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Suggestion - Kids fight

  1. #1
    Susanna Wong is offline Registered User
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    Suggestion - Kids fight

    Alvin, my 3 year old, is hitting and throwing things at others in class. He does not act hostile, but seeing that as part of th game. What should I do?

  2. #2
    loupou is offline Baby Guru
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    ideas

    Speak w/ the teacher about it and ask for her suggestions on strategies to combat it?

    Keep saying "No throwing" and "No hitting" and frowning at your son. If he immediately repeats the action, remove him from the area and sit him on a stool for 30 to 60 seconds and say "You cannot throw things at children. It frightens them and may hurt them."

    Does he do that sort of thing at home?

  3. #3
    Susanna Wong is offline Registered User
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    He rarely does this at home. But he has noone to fight with at home. My second one is only 8 months old so they do not really play together. Will definitely try your recommendations.

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    svasbt is offline Registered User
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    Susanna:

    We just attended a P.E.T. workshop yesterday, and got something to share.

    Nobody, adult or children, likes to be embarrased. When you child hurts a "victim", he won't learn much if you scold him right at the spot and order him to apologize. That puts him in "trouble". Instead, go to the victim and, in an over-the-top way, sympathize with him, and (if your child is small) say sorry on behalf of your child. Put it in a way like "WE are very sorry. I'm very sorry you GOT hurt, and I'm sure so-and-so (your son) is sorry too.". Don't say "I'm sorry HE hurt you." And because your child is not in trouble, he's more likely to feel "guilty". He will slowly learn not to do that and to say sorry.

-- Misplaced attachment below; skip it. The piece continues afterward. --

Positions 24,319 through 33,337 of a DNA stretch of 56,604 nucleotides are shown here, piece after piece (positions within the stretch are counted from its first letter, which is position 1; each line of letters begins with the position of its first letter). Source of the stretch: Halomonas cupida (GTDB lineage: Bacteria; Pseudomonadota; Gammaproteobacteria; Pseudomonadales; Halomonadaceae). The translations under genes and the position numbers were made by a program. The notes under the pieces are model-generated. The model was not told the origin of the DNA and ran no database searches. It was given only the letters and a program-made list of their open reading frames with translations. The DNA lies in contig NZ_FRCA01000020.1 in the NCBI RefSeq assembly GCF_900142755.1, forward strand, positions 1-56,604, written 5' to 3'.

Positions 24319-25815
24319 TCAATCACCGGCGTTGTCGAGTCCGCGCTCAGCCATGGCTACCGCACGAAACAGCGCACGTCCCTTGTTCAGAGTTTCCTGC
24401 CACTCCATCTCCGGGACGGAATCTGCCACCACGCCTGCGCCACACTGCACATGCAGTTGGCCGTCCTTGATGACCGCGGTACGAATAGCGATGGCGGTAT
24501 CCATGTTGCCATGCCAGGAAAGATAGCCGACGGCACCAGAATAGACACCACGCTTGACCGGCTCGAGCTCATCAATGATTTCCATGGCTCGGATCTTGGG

Afterwards, talk to your child about what happens. Don't scold him, but "discuss" the problem. Empathize with him if he says he did it because he got frustrated/was pushed over/ etc., but still point out what he should do if the same situation ever happens again. If you see other kids playing rough, point it out to him and teach him what is right. That's the best opportunity to teach your child.

    One more thing. Little kids have no words to express their frustration/anger, so pushing/hurting other kids may be their ways of showing how unhappy they are. Teach your kids those words, no matter how young they are. When you see that they are angry/upset/frustrated, say "I can see you're upset, etc." Eventually they will link the feelings and the words, and hopefully can express themselves verbally rather than physically.

    Hope this helps.

  5. #5
    loupou is offline Baby Guru
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    Disciplining kids

    Hi,

    Just want to comment on some of the ideas mentioned in Svabst's post.

    The idea of talking to your kid in a private moment is good. It can be done during the "removal" time. Keep the message short and sweet.

    "Don't hit or throw things. It can hurt people. Do you like it when children hit you?"

    Then a hug and a "let's say sorry to so-and-so.".

    I REALLY think the idea of the parent saying "We're sorry" is not very healthy. It really mixes the boundaries. My kids are there own people, if they do something they need to "own it", take responsibility for it. So teaching your kid to say "I'm sorry for hitting" is useful. It's not a shaming thing.